Our Real Estate Blog

Mortgage Rates (12/6/2009 - The Week Ahead)

December 7th, 2009 11:26 AM by Lehel S.

This week is fairly light in terms of the number of economic releases scheduled for release. There are only three on the agenda but one of them is considered to be very important and can heavily influence the markets and mortgage pricing. In addition, there are two Treasury auctions the middle part of the week that may hurt or help boost bond prices, depending on how strong of a demand there is for the sales. Since all of the relevant data is scheduled for release Thursday and Friday, the most movement in rates will likely be the middle or latter part of the week.

Fed Chairman Bernanke will be speaking to the Economic Club of Washington D.C. at noon tomorrow. This is not considered to be an important speech and likely will not influence mortgage rates. However, whenever he does speak publicly, the possibility does exist that his words could rattle or rally the markets. I am not concerned about this one and don't feel there should be much attention placed on it.

The two important Treasury auctions are the 10-year Note sale Wednesday and the 30-year Bond sale Thursday. Wednesday's auction is the more important of the two events and will likely influence mortgage rates more. Results of each sale will be posted at 1:00 PM ET. If they were met with a strong demand from investors, particularly international buyers, we should see afternoon strength in bonds and improvements to mortgage pricing those days.

There is no relevant economic news scheduled for release tomorrow, Tuesday or Wednesday. October's Goods and Services Trade Balance report will be posted early Thursday morning. This report gives the size of the U.S. trade deficit, but it is the week's least important release. It is expected to show a $37.0 billion trade deficit. Unless it varies greatly from forecasts, I don't expect it to affect mortgage pricing.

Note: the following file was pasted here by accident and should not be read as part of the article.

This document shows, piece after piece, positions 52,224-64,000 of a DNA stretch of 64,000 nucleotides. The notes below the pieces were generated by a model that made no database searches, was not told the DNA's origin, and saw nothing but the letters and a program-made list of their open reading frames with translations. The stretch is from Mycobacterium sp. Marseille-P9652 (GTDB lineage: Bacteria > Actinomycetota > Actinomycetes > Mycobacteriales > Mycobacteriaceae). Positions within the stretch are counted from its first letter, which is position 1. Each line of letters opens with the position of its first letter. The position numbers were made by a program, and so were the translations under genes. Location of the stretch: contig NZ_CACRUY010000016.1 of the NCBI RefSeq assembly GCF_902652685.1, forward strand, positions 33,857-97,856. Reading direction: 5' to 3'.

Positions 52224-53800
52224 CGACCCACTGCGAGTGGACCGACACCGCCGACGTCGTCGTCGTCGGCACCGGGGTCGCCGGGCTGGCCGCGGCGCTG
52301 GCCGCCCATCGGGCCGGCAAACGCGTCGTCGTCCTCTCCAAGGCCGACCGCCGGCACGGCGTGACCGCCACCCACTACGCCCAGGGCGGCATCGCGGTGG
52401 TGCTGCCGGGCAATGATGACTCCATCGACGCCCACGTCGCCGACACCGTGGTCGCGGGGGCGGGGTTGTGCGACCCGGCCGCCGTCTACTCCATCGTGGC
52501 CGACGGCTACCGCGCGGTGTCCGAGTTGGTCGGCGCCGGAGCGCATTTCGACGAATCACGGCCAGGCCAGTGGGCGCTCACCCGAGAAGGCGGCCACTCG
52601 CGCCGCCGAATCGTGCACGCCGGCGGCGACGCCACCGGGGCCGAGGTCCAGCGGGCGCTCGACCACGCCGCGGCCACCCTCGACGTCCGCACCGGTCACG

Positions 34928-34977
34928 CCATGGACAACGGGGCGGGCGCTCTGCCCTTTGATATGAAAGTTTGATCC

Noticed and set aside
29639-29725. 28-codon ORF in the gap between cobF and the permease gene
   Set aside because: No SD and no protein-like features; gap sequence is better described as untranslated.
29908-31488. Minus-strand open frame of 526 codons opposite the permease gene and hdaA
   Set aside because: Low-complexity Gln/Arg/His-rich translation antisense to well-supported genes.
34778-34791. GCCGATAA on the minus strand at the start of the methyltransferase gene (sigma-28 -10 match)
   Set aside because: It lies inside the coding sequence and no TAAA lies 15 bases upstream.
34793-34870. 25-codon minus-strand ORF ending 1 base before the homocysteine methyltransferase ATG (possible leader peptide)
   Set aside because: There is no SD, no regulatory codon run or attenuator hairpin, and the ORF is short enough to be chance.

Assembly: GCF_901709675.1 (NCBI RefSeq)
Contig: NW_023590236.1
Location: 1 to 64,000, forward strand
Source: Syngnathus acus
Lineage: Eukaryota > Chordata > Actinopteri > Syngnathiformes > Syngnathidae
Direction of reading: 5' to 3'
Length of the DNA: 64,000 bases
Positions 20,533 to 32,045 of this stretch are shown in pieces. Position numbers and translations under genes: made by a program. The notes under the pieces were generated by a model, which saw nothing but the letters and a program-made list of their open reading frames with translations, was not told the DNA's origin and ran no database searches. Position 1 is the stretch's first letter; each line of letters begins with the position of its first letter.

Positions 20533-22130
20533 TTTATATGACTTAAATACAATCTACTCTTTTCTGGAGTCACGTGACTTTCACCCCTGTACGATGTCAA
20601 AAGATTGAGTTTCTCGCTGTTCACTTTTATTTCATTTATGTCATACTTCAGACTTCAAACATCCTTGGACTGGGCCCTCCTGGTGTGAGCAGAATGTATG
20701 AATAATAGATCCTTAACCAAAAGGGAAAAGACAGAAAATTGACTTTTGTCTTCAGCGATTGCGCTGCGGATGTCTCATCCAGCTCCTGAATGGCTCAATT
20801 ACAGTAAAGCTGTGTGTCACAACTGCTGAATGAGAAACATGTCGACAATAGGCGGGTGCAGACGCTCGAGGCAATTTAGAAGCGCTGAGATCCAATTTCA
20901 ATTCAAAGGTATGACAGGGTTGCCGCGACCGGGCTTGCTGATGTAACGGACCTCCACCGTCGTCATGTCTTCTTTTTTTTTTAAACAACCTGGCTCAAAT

The most important data of the week comes early Friday morning with the release of N ovember's Retail Sales report. This data is very important to the financial markets because it measures consumer spending. Since consumer spending makes up two-thirds of the U.S. economy, any related data is watched closely. Current forecasts call for it to show a 0.7% increase in sales from October's levels. If it reveals weaker than expected sales, the bond market should thrive and mortgage rates should fall as a result. A stronger than expected reading could fuel stock market gains and push mortgage rates higher Friday morning.

 

 

Also Friday is the release of December's preliminary reading to the University of Michigan's Index of Consumer Sentiment. This index measures consumer willingness to spend and can usually have enough of an impact on the financial markets to change mortgage rates slightly. However, with the Retail Sales data report before this data, I don't expect it to affect mortgage rates much. It is expected to show a reading of 6 8.5, which would be an increase from last month's final reading.

Overall, expect to see a pretty volatile second half of the week with the biggest moves in mortgage pricing likely to come Wednesday or Friday. Friday's Retail Sales report can cause a great deal of movement in rates, but Wednesday's Treasury auction may also help determine if rates will close the week higher or lower than tomorrow's opening levels. It will also be interesting to see if bonds extend Friday's selling into tomorrow's trading or if they recover some of those losses. This looks to be one of those weeks that maintaining contact with your mortgage professional would be wise.

If I were considering financing/refinancing a home, I would.... Lock if my closing was taking place within 7 days... Float if my closing was taking place between 8 and 20 days... Float if my closing was taking place between 21 and 60 days... Float if my closing was taking place over 60 days from now... This is only my opinion of what I would do if I were financing a home. It is only an opinion and cannot be guaranteed to be in the best interest of all/any other borrowers.

Posted in:General
Posted by Lehel S. on December 7th, 2009 11:26 AM

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